One down... (5, Insightful)

93 Escort Wagon (326346) | about 6 months ago | (#44941243)

Thing about DuckDuckGo is... they promise I'm anonymous to them. There's value in that, at least to me.

Google's move is certainly welcome, but all it means is - going forward - only Google will be collecting my information as opposed to Google + NSA.

Re:One down... (0)

Anonymous Coward | about 6 months ago | (#44941455)

Advertisers also promise to voluntarily respect the due not track flag too. So what?

DuckDuckGo can promise what ever they like. And they are required to lie about their promise under court order, just like everyone else.

Re:One down... (0)

Anonymous Coward | about 6 months ago | (#44941473)

DuckDuckGo does not use their own hardware, so the NSA can retrieve your records by monitoring their hosting service, which includes extracting their private keys. DuckDuckGo provides no more protection from NSA spying than any other service.

Re:One down... (1)

dcollins (135727) | about 6 months ago | (#44941879)

As others have said, the NSA documents say they have access to Google's servers. Encrypting the connection between the user and Google doesn't change that, right? Very puzzling.

Re:One down... (1)

swillden (191260) | about 6 months ago | (#44942337)

As others have said, the NSA documents say they have access to Google's servers.

No, they don't. The PRISM slides were extremely vague about how the data was collected; the idea that they have direct access is speculation which Google has consistently and clearly denied. And it's worth noting that they claimed they started getting data from Google back before Google went SSL for nearly everything.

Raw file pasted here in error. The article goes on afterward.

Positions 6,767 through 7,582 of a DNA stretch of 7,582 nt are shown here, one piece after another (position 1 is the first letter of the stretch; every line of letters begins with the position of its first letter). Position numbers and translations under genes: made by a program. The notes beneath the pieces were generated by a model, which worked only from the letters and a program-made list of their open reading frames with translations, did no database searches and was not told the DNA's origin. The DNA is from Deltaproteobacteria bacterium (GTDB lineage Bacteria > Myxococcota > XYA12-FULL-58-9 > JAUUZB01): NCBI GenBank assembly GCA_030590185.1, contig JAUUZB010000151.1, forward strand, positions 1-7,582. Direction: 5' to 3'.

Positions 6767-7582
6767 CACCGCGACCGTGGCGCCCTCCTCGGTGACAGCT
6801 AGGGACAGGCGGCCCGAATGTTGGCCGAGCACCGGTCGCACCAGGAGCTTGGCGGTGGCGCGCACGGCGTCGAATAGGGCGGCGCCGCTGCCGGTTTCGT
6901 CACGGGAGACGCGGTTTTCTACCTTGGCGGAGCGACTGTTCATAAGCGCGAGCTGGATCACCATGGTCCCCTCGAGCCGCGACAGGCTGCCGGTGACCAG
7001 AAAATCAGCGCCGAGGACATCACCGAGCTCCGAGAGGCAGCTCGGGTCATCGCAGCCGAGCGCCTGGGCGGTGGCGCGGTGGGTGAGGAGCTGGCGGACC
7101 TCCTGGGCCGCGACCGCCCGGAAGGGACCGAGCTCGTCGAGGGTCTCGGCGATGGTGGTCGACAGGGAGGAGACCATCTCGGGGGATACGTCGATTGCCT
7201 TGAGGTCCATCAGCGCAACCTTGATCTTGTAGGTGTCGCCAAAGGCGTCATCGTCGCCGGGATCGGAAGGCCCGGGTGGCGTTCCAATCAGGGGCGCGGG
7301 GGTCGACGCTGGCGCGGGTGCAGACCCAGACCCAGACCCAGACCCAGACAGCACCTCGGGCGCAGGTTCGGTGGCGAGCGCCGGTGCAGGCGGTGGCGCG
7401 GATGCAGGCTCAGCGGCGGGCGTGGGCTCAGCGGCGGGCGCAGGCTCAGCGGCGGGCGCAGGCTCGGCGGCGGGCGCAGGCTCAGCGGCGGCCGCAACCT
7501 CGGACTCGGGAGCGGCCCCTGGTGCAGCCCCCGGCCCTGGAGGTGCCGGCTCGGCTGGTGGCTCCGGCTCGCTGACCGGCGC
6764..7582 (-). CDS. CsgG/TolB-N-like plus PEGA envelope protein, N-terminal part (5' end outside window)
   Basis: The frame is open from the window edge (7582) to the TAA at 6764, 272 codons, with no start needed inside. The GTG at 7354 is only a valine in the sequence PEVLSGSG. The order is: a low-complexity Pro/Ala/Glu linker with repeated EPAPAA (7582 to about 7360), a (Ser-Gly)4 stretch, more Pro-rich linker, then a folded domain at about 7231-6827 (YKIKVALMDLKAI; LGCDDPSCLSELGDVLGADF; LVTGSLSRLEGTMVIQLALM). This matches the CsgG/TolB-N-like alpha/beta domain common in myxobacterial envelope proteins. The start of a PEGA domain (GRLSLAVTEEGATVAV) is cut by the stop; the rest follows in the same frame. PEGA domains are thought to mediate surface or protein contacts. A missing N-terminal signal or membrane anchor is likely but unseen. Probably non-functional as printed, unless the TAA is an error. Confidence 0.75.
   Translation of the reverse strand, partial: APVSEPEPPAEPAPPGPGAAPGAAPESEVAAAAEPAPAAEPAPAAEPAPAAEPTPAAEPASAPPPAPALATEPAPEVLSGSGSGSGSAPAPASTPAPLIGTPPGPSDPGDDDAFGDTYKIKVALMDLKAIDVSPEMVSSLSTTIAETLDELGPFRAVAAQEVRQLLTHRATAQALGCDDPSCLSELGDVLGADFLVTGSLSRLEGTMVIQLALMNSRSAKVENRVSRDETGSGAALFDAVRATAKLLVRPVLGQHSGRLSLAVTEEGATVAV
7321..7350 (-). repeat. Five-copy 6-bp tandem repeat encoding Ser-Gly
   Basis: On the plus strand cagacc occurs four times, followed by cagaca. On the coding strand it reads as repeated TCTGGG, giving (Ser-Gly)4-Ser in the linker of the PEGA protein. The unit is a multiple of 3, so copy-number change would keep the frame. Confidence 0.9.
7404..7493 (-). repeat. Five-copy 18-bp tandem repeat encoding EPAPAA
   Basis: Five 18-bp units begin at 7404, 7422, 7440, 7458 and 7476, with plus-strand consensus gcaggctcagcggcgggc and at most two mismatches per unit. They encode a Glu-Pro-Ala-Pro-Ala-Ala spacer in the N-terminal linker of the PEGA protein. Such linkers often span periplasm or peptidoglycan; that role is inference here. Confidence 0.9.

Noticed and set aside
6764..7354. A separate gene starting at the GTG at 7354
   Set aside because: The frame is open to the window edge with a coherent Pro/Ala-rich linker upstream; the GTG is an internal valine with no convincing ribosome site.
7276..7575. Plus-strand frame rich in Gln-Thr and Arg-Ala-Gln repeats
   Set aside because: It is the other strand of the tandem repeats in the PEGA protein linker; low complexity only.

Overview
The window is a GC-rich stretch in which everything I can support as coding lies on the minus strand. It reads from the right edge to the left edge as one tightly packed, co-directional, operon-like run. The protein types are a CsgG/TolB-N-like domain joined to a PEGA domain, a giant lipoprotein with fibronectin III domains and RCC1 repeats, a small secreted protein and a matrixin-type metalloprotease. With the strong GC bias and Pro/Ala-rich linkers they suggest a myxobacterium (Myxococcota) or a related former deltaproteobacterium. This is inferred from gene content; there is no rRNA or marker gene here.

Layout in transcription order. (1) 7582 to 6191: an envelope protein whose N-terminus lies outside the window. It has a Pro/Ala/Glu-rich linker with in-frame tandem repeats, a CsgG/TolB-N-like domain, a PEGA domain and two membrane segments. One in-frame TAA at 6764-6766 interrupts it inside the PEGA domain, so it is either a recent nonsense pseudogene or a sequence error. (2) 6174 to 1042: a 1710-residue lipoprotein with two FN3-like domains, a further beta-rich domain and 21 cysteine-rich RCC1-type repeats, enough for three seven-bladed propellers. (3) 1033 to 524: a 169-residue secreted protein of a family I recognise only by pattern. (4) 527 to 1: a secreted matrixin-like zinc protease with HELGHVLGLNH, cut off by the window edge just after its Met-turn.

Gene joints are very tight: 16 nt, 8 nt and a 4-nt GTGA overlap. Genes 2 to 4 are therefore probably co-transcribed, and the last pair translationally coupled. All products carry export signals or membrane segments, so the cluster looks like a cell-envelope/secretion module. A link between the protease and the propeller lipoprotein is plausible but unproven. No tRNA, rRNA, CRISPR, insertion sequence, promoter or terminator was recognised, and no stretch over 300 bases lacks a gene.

Re:One down... (0)

Anonymous Coward | about 6 months ago | (#44941969)

How is this not modded 5, Funny. They promise?

Re:One down... (2)

ortholattice (175065) | about 6 months ago | (#44941993)

Doesn't DuckDuckGo have US servers? I would trust ixquick.com more.

Re:One down... (0)

Anonymous Coward | about 6 months ago | (#44942229)

Yes, based in the US and yet advertising that they keep you anonymous.
I do not believe them for a second. The NSA would be on their ass like it was for secure email services based in the US.

I wonder if they're a honeypot?

Bullshit PR is Bullshit (5, Insightful)

Guppy06 (410832) | about 6 months ago | (#44941253)

Google has quietly made a change aimed at encrypting all search activity to provide 'extra protection' for searchers, and possibly to block NSA spying activity.

What would encryption do when the NSA has access to the servers?